Archduke Charles of Austria, Duke of Teschen (Karl Ludwig Johann Josef Lorenz of Austria; 5 September 1771 – 30 April 1847) was an Austrian field-marshal, the third son of emperor Leopold II and his wife Infanta Maria Luisa of Spain. He was also the younger brother of Francis II, Holy Roman Emperor. Despite being epileptic, Charles achieved respect both as a commander and as a reformer of the Austrian army. He was considered one of Napoleon's most formidable opponents.
He began his career fighting the revolutionary armies of France. Early in the wars of the First Coalition, he saw victory at Neerwinden in 1793, before tasting defeat at Wattignies 1793 and Fleurus 1794. In 1796, as chief of all Austrian forces on the Rhine, Charles out-generaled Jean-Baptiste Jourdan at Amberg and Würzburg, and forced Jean Victor Marie Moreau to withdraw across the Rhine, and followed these victories with others at Zürich, Ostrach, Stockach, and Messkirch in 1799. He reformed Austria's armies to adopt the nation at arms principle; in 1809, he went into the War of the Fifth Coalition with confidence and inflicted Napoleon's first major setback at Aspern-Essling, before suffering a defeat at the bloody Battle of Wagram. Following Wagram, Charles saw no more significant action in the Napoleonic Wars.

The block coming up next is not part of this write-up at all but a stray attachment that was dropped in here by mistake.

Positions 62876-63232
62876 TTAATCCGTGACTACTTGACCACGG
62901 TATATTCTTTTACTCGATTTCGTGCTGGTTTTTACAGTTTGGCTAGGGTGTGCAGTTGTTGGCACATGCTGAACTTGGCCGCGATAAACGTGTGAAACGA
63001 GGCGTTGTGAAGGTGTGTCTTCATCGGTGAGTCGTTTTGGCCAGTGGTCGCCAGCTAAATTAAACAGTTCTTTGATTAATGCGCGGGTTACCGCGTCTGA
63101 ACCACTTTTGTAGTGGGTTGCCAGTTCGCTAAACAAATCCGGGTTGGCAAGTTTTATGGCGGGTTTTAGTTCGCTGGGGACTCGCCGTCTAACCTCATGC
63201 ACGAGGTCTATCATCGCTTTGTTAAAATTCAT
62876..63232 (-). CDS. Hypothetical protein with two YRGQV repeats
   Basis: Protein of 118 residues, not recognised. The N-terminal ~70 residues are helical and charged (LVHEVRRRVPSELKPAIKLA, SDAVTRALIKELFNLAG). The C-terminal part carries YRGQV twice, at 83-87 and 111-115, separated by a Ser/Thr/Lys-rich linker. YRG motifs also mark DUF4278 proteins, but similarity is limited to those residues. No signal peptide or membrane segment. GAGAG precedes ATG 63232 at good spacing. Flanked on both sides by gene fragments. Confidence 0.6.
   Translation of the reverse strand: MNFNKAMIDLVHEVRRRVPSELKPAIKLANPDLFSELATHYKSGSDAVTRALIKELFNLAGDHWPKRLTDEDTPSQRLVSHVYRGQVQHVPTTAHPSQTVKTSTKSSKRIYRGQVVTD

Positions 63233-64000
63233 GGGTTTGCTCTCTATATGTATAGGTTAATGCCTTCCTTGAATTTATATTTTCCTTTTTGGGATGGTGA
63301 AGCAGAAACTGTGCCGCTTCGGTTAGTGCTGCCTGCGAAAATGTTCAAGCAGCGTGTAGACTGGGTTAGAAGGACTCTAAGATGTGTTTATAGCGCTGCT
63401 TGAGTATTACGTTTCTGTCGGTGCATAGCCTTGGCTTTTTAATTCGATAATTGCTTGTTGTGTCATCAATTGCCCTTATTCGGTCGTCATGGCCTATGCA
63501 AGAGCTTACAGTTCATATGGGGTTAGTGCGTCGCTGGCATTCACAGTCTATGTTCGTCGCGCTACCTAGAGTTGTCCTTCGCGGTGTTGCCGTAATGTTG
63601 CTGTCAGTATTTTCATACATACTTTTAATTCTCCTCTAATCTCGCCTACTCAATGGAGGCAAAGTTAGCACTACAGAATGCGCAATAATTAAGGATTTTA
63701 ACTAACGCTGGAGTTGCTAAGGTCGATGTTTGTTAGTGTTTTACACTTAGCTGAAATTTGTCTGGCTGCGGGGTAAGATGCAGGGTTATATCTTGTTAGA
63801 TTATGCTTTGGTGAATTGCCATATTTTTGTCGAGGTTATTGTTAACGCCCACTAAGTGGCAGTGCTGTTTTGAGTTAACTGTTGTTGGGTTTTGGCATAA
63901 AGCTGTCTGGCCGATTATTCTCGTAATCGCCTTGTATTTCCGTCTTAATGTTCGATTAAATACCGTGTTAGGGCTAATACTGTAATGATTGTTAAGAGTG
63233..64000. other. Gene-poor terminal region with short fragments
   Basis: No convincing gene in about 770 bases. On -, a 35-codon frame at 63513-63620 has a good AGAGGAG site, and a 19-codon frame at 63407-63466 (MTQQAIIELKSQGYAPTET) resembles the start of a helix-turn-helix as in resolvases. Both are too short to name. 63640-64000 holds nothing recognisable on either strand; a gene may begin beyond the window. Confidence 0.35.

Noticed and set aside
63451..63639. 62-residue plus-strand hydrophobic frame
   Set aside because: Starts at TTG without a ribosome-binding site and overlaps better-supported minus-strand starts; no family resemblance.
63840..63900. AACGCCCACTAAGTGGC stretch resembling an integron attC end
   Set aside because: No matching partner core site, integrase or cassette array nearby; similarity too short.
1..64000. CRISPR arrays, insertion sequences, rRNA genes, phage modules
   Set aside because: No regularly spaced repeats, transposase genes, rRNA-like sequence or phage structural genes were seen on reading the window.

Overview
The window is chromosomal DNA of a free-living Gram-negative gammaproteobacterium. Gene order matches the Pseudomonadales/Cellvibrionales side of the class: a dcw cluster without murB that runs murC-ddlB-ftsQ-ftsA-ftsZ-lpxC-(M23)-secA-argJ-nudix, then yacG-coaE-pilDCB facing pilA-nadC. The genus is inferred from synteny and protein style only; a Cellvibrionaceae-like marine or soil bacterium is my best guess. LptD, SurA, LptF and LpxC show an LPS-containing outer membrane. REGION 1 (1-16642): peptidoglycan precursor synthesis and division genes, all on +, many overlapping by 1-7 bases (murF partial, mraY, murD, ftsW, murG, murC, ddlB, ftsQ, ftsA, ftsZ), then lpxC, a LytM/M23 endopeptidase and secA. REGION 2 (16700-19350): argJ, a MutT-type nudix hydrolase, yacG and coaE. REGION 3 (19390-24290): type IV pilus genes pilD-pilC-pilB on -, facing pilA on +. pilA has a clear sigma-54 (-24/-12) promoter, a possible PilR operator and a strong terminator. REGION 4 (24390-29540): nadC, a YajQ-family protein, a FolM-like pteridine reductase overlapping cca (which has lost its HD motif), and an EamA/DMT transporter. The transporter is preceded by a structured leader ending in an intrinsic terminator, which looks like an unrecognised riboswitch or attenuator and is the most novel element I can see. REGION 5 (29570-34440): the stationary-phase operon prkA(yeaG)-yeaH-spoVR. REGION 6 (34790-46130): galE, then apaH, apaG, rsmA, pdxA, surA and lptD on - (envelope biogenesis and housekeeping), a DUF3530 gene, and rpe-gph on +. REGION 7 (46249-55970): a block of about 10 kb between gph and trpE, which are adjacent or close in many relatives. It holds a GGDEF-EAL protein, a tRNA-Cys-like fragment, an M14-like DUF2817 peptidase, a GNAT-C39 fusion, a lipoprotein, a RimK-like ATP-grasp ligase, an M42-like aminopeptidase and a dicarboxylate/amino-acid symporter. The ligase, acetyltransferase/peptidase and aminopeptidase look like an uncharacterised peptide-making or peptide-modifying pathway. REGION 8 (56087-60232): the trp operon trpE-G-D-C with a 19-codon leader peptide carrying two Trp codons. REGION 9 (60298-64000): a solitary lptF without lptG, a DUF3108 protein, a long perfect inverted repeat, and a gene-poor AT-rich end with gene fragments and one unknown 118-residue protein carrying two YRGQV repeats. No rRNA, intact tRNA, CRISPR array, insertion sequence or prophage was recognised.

As a military strategist, historians compare him to Arthur Wellesley, 1st Duke of Wellington, conservative, cautious, and competent. Charles was a study in contrasts. As a practitioner, he was flawless in executing complex and risky maneuvers of troops in the heat of battle, achieving brilliant victories in the face of almost certain defeat. Yet, as a theoretician, his devotion to ground and caution led his contemporary, Carl von Clausewitz, to criticize his rigidity and adherence to geographic strategy. Regardless, he remains among Austria's pantheon of heroes of the French Revolutionary and Napoleonic wars.